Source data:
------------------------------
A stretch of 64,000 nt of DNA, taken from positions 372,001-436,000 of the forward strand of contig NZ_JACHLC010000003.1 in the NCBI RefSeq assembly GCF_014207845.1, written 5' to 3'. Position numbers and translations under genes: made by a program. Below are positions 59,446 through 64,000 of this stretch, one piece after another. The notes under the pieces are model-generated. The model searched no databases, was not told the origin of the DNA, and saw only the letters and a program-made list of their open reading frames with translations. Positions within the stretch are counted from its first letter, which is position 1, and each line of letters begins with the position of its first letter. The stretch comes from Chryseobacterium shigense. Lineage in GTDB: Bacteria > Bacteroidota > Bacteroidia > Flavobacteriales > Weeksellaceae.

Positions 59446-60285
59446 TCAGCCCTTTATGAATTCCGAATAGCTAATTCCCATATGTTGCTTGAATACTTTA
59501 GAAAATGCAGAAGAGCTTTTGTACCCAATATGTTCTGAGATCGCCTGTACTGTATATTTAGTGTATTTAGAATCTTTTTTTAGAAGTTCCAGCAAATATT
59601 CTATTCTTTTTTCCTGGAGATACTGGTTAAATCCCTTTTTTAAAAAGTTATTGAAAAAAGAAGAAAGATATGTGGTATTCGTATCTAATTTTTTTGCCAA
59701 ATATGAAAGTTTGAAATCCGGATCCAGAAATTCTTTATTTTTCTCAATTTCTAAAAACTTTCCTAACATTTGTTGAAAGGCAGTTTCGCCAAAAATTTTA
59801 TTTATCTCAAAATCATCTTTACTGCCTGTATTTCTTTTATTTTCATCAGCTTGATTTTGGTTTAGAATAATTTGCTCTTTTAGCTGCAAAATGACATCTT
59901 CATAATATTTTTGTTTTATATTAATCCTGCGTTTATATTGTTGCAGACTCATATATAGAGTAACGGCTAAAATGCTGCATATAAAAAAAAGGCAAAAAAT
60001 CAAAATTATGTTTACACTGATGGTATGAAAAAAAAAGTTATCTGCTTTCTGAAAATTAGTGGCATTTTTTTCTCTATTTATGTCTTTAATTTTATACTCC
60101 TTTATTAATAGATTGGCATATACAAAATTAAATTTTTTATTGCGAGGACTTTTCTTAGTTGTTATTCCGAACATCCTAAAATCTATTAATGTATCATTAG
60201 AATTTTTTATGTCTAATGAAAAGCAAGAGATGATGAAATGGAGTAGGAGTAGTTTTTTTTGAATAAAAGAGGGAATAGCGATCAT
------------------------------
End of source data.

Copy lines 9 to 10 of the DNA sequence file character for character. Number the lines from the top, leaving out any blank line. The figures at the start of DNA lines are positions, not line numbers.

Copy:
60001 CAAAATTATGTTTACACTGATGGTATGAAAAAAAAAGTTATCTGCTTTCTGAAAATTAGTGGCATTTTTTTCTCTATTTATGTCTTTAATTTTATACTCC
60101 TTTATTAATAGATTGGCATATACAAAATTAAATTTTTTATTGCGAGGACTTTTCTTAGTTGTTATTCCGAACATCCTAAAATCTATTAATGTATCATTAG